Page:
Physical geometry of Delta Wye configurations
The cross-check method works most reliably on a Delta-Wye configured transformer with a three leg core as given in Fig. 4.

Fig. 5 provides an illustration of a three-phase coreform construction discussed previously, and given in Fig. 2, but with the physical connections of the delta-wye winding superimposed. The low-voltage coil packages are concentrically arranged around the vertical core legs, an interwinding barrier with oil ducts is installed around the outside edge of the low voltage package, and the primary winding package is installed tightly around the interwinding barrier. The lead from the outside layer of the primary winding in the center winding assembly is connected to the H2 bushing. The center winding assembly is designated as B phase. The leads from the outside layer of the other 2 winding packages are connected to the H1 and H3 terminals. The outer lead connected to the H1 terminal is designated as A phase, while the outer lead connected to the H3 terminal is designated as C phase.

A jumper is connected from the A phase lead on the inside of the winding to the lead connected to the H3 terminal. A second jumper is connected from the B phase lead on the inside of the winding to the lead connected to the H1 bushing. The final delta jumper is connected from the C phase lead on the inside of the winding to the lead connected to the H2 terminal. Not shown in Figure 5 is the gang operated de-energized tap changer (DETC) on each phase.


Theory of the GST cross-check test for CH anomalies
The delta-wye (or delta-star) “per-phase” crosscheck test is performed by applying a test voltage on one primary terminal while guarding the other two primary terminals to shunt the excitation current around the metering circuit. This creates a voltage gradient whereby 100% of the applied voltage is applied at the energized primary terminal and essentially zero voltage exists at the return lead connections.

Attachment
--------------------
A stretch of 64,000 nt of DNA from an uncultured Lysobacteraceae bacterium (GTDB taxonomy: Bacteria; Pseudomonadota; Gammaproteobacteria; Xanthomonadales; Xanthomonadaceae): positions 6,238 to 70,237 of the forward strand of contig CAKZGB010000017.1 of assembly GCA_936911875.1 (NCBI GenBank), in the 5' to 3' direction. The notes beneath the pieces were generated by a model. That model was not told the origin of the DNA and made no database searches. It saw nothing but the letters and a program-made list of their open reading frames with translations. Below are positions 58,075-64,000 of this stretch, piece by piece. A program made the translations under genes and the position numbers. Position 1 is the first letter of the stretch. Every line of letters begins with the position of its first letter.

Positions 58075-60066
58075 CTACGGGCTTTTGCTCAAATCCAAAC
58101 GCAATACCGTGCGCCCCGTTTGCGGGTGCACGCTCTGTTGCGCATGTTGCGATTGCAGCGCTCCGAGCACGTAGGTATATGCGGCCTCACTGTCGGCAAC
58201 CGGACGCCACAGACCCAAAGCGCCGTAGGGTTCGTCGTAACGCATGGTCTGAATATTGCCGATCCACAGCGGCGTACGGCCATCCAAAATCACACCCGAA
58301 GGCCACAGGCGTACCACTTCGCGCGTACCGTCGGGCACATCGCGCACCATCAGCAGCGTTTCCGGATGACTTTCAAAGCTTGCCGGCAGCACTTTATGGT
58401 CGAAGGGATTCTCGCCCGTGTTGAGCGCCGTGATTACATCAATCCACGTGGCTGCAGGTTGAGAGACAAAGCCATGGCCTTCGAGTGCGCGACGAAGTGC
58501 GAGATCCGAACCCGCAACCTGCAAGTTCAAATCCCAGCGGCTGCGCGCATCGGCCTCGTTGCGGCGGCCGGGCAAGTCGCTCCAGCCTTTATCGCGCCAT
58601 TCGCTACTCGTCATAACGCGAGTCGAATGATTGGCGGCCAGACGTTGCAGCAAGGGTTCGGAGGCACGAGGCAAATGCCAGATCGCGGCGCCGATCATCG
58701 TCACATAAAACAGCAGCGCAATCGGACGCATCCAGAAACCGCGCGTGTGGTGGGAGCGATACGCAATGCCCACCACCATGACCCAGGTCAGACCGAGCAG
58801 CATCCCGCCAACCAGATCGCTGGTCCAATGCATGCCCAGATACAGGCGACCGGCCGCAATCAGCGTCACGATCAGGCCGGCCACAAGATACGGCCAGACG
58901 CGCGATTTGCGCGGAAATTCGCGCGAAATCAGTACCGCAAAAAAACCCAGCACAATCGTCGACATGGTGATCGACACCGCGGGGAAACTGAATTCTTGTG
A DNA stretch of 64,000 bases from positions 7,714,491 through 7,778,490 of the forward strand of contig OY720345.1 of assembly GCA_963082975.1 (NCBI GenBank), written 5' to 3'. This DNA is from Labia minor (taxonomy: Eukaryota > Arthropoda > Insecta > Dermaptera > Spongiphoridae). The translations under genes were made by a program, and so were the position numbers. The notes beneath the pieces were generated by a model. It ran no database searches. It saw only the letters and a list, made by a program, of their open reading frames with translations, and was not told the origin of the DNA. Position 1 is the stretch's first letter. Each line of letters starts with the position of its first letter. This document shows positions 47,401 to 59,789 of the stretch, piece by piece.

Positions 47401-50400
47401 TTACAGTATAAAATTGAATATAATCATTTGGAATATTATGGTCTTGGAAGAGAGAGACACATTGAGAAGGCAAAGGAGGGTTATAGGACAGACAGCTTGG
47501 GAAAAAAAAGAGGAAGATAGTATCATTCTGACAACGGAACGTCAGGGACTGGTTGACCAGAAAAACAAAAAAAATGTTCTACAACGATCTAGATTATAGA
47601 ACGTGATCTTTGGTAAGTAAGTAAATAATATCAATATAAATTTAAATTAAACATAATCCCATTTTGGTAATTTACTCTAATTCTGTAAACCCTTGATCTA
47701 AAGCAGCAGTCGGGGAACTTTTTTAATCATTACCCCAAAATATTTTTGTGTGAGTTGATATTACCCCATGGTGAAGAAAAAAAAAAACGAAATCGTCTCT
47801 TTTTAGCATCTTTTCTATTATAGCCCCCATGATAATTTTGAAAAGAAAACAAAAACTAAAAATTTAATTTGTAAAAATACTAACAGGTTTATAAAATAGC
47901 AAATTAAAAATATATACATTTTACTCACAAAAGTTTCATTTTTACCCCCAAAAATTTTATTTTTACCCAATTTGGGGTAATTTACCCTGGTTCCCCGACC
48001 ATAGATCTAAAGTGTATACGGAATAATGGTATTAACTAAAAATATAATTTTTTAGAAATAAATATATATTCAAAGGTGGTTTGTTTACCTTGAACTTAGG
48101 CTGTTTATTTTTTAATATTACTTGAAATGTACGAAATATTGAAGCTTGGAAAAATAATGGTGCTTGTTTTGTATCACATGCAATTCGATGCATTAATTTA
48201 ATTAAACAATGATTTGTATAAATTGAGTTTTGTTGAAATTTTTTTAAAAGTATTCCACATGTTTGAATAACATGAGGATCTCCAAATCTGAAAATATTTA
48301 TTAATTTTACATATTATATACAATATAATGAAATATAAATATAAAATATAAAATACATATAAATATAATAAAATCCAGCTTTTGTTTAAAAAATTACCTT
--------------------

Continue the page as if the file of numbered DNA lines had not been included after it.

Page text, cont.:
Because of the voltage gradient, most of the current passing through the metering circuit is from the region in proximity to the energized terminal. If the assumption is made that the condition of the winding insulation is homogenous, the third of the winding segments nearest to the energized terminal accounts for approximately 60% of the metered current. The center third of the windings account for 33%, and the third of the windings adjacent to the return leads account for less than 8%.

Any anomaly in the winding insulation which is in the portion of the windings adjacent to the voltage
source results in a higher power factor than when the other terminals are energized. In cases where tests indicate the anomaly is located near the center of the winding, the DETC may be opened to sectionalize the winding to determine where the anomaly is located in relation to the DETC. A significant anomaly in a winding is detectable from either end of the winding, but in cases where the anomaly is small and located at the extreme end of one winding, the power factor deviation as seen from the other end may be only several hundredths of a percent. On this basis the location of an anomaly can be determined in terms of its phase relationship and by its location in the winding relative to the terminals.

The effect of physical geometry on UST and GST measurements
Generally, even though three CH values are generated as well as three CHL results, it is not known to be possible to calculate the current and loss for each phase alone. Rather, if a problem is isolated to a